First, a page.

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The form in which records are represented may have a substantial impact on the efficiency, accuracy and completeness of retrieval. The forms that best suit retrieval may differ from the forms that are required to meet the principles of clinically safe and legally valid .

Storing information as entered

This option leaves information in the form entered in the with no additions to assist future retrieval. The application must do all the work needed to locate the required records and compute subsumption and when a request is made to retrieve data.

Using an Expression Repository

An innovative approach to the issues raised by literal storage of is to implement an repository. Each unique used in the system is stored in a referenced database table and assigned an internal unique (e.g. a UUID). When an is used in a clinical record entry the unique id is used to reference the in the repository.

The key advantages of this approach of this approach are:

  • The

    can have a fixed size whereas a

    in of variable and indeterminate size. This significantly improves storage and index efficiency.
  • The

    repository can also be used to store

    representations of each

    and to relate these to the original

    . This optimizes performance for

    normalization during retrieval.
  • The

    repository could also be processed by a

    and a

    table of all the

    used in the application could then be generated.

    retrieval would then be highly optimized by using the

    to test a single join between each predicate and the candidate

    .

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Minimizing postcoordination

One possible approach to optimization of retrieval is to the original stored information into an equivalent representation with the minimum number of components.

The objective of this approach is to allow the generation of simple indices for the representation. It is then possible to undertake most retrievals using the |is a| to compute whether in the record are of the used to specify retrieval. Where is required, the minimum number of additional tests are required to confirm that a in the record meets the specified retrieval criteria.

One difficulty with this approach is that there may be more than one representation that requires the same degree of . This is discussed in more detail and illustrated in Transforming expressions to normal forms .

If this approach is adopted additional rules need to be applied to determine the choice between alternatives with a similar number of components.

Example:

In the hypothetical example illustrated in , the "red steel pedal bicycle", for which no representation exists, could be represented as:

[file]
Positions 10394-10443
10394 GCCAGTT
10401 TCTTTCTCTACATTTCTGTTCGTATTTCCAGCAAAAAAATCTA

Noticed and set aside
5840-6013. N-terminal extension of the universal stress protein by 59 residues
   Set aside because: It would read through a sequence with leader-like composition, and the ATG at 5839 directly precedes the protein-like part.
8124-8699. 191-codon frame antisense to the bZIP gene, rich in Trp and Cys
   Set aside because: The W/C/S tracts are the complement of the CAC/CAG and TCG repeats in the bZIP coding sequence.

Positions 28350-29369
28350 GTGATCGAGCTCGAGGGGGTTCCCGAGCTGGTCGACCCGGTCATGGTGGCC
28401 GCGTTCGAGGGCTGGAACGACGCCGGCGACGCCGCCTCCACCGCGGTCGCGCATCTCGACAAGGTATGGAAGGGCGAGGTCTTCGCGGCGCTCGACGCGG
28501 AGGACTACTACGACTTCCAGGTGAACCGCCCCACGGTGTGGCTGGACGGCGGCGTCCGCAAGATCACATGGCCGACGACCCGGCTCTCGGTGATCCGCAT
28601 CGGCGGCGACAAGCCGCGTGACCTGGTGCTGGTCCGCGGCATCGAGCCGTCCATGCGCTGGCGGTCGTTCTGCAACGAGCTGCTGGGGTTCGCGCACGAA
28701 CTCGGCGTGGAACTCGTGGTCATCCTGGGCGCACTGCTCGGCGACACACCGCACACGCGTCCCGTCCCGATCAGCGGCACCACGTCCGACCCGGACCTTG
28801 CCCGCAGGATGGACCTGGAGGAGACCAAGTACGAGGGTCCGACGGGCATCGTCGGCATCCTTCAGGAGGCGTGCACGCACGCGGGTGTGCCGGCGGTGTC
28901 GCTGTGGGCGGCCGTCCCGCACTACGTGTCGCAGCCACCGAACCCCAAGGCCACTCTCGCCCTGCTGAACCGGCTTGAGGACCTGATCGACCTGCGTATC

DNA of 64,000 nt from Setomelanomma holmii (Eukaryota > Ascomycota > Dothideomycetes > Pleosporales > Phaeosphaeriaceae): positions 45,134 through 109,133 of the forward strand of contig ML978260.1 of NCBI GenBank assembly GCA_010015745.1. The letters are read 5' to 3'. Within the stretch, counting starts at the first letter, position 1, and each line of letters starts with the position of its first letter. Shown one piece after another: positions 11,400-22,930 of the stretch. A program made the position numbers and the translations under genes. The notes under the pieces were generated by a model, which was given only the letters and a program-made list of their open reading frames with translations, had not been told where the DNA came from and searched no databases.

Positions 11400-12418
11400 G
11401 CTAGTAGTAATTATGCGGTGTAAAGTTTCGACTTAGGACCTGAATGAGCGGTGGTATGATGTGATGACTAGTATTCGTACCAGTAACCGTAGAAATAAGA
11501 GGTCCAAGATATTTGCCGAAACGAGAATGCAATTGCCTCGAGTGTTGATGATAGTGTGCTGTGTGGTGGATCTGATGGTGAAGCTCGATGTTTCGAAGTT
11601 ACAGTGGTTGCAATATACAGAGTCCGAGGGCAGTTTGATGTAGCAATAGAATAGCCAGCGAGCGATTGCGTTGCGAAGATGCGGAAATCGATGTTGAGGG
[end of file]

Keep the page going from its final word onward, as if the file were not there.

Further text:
"red pedal bicycle" + |make of| = |steel|

or

"steel pedal bicycle" + " color " = "red"

Both are equally close to the objective of minimizing . A rule is needed to determine which of these is preferred. There is no obvious right or wrong solution to this but a simple rule that places the attributes in an order will, if applied consistently, allow all representations to be reduced to a single minimized form.

Maximizing postcoordination

An alternative approach is to expand any in the record to their fullest possible forms. This general type of is illustrated in Transforming expressions to normal forms .

This approach requires a richer record structure but has the advantage that there are three possible end-points to , each of which ensures that any computably equivalent representations of will expand to an identical form. The three end-points are summarized here:

  • Short

    :
    • This is the most parsimonious of the three options.
    • A

      is represented as the combination of:
      • with its most proximate

        supertypes;
      • The recorded

        values and/or

        that distinguish it from its most proximate

        supertypes.
  • Long

    :
    • This option is more verbose as it includes some redundancy.
    • A

      is represented as the combination of:
      • with its most proximate

        supertypes;
      • All of its recorded

        values and/or

        , irrespective of whether they are shared by its most proximate

        supertypes.
  • Exhaustive

    form:
    • This option is extremely verbose.
    • A

      is represented as a combination of:
      • with all of its

      • All of its recorded

        values and/or

        , irrespective of whether they are shared by its most proximate

        supertypes.

If the retrieval criteria are expressed in a similar form, a relatively simple query can interrogate the record for all entries with a matching set of and specified characteristics.


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